Ellie is a 7th grade girl who has not just been dropped by her best friend, but is now the target of her virulent meanness. The mother of 8th grader Jack, aka the Prince of Thatcher Middle School, died just over a year ago, and his father has turned into a machine since then. And on the first Friday afternoon of school they are both in the nurse’s office when, for no particular reason other than it’s a book, they swap into each other’s bodies. Lessons are learned, both about themselves and each other, until they are ready to swap back.
Walking a mile in someone else’s shoes – either metaphorically or literally – is not a particularly original theme for a book, and there’s even been at least one other book I can think of where this is signaled on the cover with two pairs of differing shoes. I’ve also read several books recently in which a middle grade girl is dropped socially by a friend who is growing up faster than she is. And a father who demands perfection from his kids – again not a world shattering idea.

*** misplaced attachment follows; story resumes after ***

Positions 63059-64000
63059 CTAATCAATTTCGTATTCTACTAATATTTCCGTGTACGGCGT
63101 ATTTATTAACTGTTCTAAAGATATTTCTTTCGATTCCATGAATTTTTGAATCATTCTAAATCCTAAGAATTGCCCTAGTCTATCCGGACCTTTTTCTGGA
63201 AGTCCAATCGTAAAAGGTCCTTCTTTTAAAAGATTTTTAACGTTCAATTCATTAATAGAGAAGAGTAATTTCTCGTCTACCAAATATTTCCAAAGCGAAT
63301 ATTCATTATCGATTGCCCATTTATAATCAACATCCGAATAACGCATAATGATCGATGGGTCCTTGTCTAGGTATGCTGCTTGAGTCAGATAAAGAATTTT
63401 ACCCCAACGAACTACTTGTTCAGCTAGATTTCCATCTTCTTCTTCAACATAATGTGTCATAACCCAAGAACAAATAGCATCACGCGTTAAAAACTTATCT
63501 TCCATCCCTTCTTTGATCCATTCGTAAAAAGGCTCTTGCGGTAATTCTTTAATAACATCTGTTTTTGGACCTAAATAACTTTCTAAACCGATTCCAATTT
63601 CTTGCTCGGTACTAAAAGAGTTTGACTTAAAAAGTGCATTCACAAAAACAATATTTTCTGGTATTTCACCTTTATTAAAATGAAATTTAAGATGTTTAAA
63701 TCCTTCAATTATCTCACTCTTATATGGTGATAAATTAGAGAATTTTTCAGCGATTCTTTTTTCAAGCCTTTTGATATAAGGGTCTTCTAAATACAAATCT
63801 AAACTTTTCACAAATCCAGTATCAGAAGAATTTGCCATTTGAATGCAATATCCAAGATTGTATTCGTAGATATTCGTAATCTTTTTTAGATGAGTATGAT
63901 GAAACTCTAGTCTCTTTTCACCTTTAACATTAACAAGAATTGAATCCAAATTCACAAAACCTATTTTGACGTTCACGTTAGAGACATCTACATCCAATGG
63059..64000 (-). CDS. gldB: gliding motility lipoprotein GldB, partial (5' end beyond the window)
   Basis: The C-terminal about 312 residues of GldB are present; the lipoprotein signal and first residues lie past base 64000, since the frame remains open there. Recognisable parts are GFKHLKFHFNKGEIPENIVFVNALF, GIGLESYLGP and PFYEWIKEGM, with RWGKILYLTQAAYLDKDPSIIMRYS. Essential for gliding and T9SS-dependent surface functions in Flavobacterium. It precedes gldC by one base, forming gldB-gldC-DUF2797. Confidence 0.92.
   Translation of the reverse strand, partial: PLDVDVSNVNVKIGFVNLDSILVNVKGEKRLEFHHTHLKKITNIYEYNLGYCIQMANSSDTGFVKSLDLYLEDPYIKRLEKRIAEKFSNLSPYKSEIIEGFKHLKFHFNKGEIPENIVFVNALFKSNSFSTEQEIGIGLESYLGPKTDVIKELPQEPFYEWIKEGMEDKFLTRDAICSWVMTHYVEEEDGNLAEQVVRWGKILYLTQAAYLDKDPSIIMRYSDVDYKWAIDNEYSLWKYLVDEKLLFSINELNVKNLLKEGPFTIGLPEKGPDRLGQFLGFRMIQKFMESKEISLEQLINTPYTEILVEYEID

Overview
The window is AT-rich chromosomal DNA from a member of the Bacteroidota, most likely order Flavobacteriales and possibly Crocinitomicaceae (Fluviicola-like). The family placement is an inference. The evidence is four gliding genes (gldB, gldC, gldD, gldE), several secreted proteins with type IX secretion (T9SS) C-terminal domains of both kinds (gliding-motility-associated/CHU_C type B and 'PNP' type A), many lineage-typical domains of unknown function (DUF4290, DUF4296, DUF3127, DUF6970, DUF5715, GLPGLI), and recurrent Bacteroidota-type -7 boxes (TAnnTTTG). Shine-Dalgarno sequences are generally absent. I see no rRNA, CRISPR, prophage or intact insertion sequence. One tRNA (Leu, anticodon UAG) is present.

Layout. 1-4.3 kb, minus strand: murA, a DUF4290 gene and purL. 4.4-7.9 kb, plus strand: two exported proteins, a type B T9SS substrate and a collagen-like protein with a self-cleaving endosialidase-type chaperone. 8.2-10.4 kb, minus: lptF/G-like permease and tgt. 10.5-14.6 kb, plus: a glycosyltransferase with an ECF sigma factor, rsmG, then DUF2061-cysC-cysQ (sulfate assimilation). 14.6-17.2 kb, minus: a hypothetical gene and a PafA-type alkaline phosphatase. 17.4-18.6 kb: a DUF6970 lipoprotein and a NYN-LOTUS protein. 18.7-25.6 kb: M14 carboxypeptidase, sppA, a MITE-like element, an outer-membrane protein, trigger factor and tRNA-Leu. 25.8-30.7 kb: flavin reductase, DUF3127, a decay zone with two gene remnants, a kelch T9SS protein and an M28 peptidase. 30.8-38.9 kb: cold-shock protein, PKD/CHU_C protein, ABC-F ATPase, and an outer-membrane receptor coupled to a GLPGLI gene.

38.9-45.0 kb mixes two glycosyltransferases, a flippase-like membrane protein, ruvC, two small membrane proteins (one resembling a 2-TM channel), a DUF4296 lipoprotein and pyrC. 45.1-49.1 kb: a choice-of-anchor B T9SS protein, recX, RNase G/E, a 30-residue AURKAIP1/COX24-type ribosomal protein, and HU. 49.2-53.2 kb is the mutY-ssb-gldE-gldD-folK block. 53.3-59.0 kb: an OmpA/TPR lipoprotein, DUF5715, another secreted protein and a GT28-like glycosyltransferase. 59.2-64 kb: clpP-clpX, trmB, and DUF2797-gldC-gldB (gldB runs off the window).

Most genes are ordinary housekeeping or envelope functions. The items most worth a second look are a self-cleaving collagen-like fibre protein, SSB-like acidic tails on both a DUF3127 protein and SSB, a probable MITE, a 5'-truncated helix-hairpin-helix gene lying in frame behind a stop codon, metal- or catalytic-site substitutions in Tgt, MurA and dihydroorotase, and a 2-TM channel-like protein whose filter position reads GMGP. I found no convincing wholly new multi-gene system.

But yet, the alternating narrators – Jack and Ellie – and their families are so well-crafted and such authentic characters that The Swap takes all these hackneyed ingredients and cooks up something surprisingly original and tasty. It lost me a little bit in schmaltzy goo at the end, but up until then I was rooting for both kids to find a way out of the holes they found themselves in and thrilled that, in their swapped personas, they were able to do so.